The Iran nuclear deal has changed the strategic map in our part of the world. We thought the Sunni Middle East would oppose it along with Israel, and a new Cold War threatening to become hot would ensue. But the Arabs have cooled down after blowing their top earlier on. It appears that the Gulf sheikhdoms embraced realism first: the UAE foreign minister visited Iran and met the leaders there; and the Saudis have invited the Iranian “deal-negotiating” Foreign Minister Javad Zarif to a regional security dialogue happening in December. A Saudi statement has already looked at the deal as starters for a nuke-free zone in the Mideast and the Gulf.
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- The deal breaker
Pakistan and India, both tied to Iran strategically but opposed to each other, are preening themselves on opportunities the Iran deal has offered. But they are doing it separately, studiously avoiding looking at each other. Pakistan’s Petroleum Minister Shahid Khaqan Abbasi lost no time counting Pakistan “among the winners” from the deal and boasted of completing Pakistan’s section of the 80km gas pipeline “within six months”. Pakistan had been reprimanding itself for signing the pipeline deal in 2013 when it was under sanctions, allowing Iran a punitive clause if it didn’t build its section by 2015.
Iran had spent big money taking its section of the pipeline up to the Pakistani border. India and Pakistan didn’t give much thought to why Iran did this — and waived the fine Pakistan had to pay — but the fact is that Iran is looking to sell its gas big to India more than to Pakistan.
Iran has a lot of gas which it has not exploited as it should have and runs the risk of losing it to a much more active Qatar if their subterranean deposits are joined under the Gulf. India was originally the big market and Pakistan was to figure as the transit country, but no one in the world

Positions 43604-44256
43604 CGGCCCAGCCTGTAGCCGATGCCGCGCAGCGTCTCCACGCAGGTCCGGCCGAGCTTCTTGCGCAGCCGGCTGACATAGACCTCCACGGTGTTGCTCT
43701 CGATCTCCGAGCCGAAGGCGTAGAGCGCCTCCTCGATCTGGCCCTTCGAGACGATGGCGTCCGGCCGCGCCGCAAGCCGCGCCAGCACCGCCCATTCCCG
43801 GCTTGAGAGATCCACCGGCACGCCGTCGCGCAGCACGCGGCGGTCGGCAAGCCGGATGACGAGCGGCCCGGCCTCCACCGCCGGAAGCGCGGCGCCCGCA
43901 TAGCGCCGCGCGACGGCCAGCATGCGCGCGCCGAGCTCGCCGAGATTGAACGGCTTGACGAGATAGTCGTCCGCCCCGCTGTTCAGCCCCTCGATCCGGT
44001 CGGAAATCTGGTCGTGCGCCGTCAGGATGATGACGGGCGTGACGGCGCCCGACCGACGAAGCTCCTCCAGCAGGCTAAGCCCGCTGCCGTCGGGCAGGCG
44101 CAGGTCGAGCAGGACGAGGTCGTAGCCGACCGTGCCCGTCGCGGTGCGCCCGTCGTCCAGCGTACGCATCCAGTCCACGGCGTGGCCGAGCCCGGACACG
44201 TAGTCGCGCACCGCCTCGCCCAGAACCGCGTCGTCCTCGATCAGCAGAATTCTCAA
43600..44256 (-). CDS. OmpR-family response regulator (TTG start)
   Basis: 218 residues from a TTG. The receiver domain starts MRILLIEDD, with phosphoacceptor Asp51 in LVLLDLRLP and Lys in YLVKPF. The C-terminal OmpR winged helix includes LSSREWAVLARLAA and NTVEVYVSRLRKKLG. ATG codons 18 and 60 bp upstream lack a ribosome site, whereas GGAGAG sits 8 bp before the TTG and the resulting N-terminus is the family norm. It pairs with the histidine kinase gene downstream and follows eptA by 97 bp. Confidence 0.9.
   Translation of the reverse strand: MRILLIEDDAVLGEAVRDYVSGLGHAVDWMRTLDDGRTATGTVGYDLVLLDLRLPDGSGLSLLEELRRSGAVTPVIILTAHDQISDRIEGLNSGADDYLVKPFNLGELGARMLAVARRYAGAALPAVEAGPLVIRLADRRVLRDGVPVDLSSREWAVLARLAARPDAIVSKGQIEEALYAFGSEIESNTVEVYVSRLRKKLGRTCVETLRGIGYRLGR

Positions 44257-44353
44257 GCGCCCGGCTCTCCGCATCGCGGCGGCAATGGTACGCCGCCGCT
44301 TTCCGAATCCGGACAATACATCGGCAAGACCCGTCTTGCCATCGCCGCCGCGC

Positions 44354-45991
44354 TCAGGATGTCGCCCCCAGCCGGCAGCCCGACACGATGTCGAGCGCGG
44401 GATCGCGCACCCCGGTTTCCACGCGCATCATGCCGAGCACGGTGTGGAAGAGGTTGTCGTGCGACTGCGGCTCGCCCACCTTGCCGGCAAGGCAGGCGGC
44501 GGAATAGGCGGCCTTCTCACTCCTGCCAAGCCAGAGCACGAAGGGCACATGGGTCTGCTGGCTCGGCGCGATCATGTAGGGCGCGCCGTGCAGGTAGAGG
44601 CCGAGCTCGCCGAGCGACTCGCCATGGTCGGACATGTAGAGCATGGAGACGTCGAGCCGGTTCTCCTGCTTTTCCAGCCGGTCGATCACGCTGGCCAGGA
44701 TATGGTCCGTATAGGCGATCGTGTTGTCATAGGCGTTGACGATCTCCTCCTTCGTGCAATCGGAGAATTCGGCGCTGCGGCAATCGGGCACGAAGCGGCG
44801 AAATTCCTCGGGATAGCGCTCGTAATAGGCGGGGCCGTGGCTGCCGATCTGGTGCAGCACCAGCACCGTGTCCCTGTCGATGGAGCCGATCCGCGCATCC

can figure why the South Asian neighbours carry on the way they do.
But there is a pipeline waiting to cross into energy-starved South Asia, a pipeline more credible than the Turkmenistan pipeline called TAPI that Pakistan and India have signed up to, which has to cross areas of Afghanistan not expected to simmer down enough to allow passage for years ahead. Shortsighted Pakistan is gloating over a north-south economic corridor with Chinese help, not thinking it could become the world’s biggest trading hub with Indian trade plying through it to Central Asia in addition to the Chabahar route that it has built with Iran. Chabahar port and the Iranian gas-pipeline project could practically attract Iran into becoming a South Asian state for the economic good of the region as opposed to Afghanistan, which became a member of Saarc only to stage a remote-controlled India-Pakistan battle on its soil. What China might not be telling Pakistan yet: It is spending $46 billion as a Silk Road to India too.
In India, there are hard-nosed people with vision enough to grasp the new strategic opportunities. C. Raja Mohan, writing in The Indian Express, thinks the Iran deal “helps remove a number of recent constraints on Indian foreign policy”, enabling “a larger Indian role in the Greater Middle East” and that “India’s thinking about the Middle East has tended to be ideological and rooted in domestic political considerations”. He thinks Prime Minister Narendra Modi is temperamentally suited to reach out to Iran to set things right. In Pakistan, Prime Minister Nawaz Sharif too is focused on the economy rather than ideology and has taken the brunt of Pakistan’s anti-India lobbies without changing his outlook.
The opposite of war is not peace, but trade and investment. Ideological Pakistan is subject to occasional spasms of trade egotism after coming under China’s pragmatic pressures. It has been vaguely aware of the advantage of being a median state on whose soil neighbours seek transit routes to trade with the states of the outer circle.
But Pakistan’s ingrained militarism looks at this advantage as hostile leverage: Block passage and become important rather than give passage and become important. The good thing is PM Nawaz Sharif is an ideological deviant focused on the economy by his own confession. Iran thought of selling its gas within South Asia in 1990. As the idea gelled with Pakistan, India joined too, and the Iran-Pakistan-India pipeline began to be called the “peace pipeline”, a not too hidden pun on smoking the peace pipe.
Then Iran fell back on its global ideological rivalries and got itself besieged with sanctions, which everybody wrongly thought would be ineffective. South Asia was also a vector of what may be called the “nuclear disease”; and Pakistan passed it on to Iran after saying it had caught it from India. India then signed a civil nuclear power deal with the US in 2008 and pulled out of the project.
In Persian, hero is called “qaharman”. After many years of crippling sanctions, Iran’s spiritual leader Ayatollah Khamenei okayed the deal, saying it was Iran’s heroic flexibility (“narmish-e-qaharmanana”). It’s time South Asia showed some of its own “narmish-e-qaharmanana” to welcome
Iran into its economic zone where a pragmatic China is already extending its silk roads.
The writer is consulting editor, ‘Newsweek Pakistan’
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